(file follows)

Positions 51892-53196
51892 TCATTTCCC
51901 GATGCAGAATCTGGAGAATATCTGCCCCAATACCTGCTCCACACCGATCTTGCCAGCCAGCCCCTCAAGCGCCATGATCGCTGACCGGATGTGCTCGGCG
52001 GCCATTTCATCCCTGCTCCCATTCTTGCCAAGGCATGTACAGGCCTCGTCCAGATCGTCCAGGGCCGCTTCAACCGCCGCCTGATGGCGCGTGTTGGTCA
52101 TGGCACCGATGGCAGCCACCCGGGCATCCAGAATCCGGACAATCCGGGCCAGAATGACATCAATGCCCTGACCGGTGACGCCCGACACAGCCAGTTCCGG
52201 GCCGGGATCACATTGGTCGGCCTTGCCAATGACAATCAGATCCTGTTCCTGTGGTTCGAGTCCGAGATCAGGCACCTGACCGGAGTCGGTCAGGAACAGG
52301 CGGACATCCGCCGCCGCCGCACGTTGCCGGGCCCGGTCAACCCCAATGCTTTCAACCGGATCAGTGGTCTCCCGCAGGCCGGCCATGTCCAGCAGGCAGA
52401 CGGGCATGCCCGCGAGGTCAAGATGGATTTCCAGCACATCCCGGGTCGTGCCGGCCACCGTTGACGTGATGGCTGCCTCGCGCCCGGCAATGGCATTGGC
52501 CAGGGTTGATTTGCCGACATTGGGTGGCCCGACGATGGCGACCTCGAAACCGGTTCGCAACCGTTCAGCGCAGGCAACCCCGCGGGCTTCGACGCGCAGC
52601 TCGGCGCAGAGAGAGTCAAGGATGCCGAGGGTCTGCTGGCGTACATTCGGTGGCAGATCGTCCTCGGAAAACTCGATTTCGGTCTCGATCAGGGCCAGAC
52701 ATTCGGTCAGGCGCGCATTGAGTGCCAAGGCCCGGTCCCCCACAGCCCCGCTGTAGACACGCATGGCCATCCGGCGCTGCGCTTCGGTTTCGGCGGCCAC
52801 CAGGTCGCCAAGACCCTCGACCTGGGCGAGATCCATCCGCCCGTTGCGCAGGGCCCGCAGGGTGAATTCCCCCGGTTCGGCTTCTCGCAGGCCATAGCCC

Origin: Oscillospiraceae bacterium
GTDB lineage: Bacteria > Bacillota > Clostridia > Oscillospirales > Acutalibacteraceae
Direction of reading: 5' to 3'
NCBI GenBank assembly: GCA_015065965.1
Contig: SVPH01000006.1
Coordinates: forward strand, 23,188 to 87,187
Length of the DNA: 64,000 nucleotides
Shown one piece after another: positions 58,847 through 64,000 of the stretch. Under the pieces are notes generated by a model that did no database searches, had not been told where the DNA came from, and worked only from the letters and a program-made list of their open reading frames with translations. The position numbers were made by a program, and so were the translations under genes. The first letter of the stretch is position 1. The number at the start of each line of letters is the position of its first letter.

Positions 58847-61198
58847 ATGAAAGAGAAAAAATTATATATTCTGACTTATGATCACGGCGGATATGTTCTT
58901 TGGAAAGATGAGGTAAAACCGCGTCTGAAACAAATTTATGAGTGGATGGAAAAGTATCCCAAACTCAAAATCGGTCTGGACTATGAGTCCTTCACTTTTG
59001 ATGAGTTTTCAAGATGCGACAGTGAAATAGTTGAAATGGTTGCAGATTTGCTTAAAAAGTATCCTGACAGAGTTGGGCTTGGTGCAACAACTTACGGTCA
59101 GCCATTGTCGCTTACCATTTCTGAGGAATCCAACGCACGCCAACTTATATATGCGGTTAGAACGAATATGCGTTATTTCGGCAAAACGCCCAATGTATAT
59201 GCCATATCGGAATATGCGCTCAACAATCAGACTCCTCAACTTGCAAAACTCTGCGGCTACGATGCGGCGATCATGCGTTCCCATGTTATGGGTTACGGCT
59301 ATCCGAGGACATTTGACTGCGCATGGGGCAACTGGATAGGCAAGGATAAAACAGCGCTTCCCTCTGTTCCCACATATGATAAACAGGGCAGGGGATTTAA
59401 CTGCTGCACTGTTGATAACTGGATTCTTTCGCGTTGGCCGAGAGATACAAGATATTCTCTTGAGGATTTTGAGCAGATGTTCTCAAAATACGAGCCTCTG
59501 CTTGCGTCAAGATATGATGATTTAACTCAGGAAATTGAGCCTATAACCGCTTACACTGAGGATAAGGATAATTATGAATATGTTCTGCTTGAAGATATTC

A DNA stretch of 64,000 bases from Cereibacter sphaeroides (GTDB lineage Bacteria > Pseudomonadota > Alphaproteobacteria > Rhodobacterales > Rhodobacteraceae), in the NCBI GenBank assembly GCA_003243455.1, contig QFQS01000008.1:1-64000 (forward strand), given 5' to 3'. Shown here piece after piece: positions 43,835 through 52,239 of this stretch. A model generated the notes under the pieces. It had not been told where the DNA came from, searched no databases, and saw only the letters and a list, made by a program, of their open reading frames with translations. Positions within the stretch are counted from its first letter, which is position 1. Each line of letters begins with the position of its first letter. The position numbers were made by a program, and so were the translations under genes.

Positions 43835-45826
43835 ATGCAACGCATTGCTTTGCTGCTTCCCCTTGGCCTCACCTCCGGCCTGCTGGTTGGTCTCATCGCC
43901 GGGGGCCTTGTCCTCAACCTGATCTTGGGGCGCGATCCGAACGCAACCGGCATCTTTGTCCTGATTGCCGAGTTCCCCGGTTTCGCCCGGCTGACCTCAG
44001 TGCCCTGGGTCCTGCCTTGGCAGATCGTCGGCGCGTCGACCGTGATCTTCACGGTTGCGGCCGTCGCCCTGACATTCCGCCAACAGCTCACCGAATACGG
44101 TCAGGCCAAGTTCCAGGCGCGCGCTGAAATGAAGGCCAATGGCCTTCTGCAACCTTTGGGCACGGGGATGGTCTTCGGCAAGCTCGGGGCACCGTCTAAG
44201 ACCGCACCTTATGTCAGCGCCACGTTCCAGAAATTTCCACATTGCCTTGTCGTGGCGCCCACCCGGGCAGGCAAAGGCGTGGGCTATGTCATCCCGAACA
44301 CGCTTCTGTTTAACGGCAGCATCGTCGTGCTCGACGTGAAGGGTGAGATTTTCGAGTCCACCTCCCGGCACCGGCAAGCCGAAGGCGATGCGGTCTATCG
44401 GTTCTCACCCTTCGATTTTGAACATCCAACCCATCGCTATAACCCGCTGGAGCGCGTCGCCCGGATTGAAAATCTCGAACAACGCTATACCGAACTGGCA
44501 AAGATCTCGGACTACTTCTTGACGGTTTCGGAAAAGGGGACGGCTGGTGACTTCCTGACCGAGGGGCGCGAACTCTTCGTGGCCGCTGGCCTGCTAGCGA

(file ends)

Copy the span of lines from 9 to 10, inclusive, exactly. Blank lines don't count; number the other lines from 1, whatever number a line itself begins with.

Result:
52501 CAGGGTTGATTTGCCGACATTGGGTGGCCCGACGATGGCGACCTCGAAACCGGTTCGCAACCGTTCAGCGCAGGCAACCCCGCGGGCTTCGACGCGCAGC
52601 TCGGCGCAGAGAGAGTCAAGGATGCCGAGGGTCTGCTGGCGTACATTCGGTGGCAGATCGTCCTCGGAAAACTCGATTTCGGTCTCGATCAGGGCCAGAC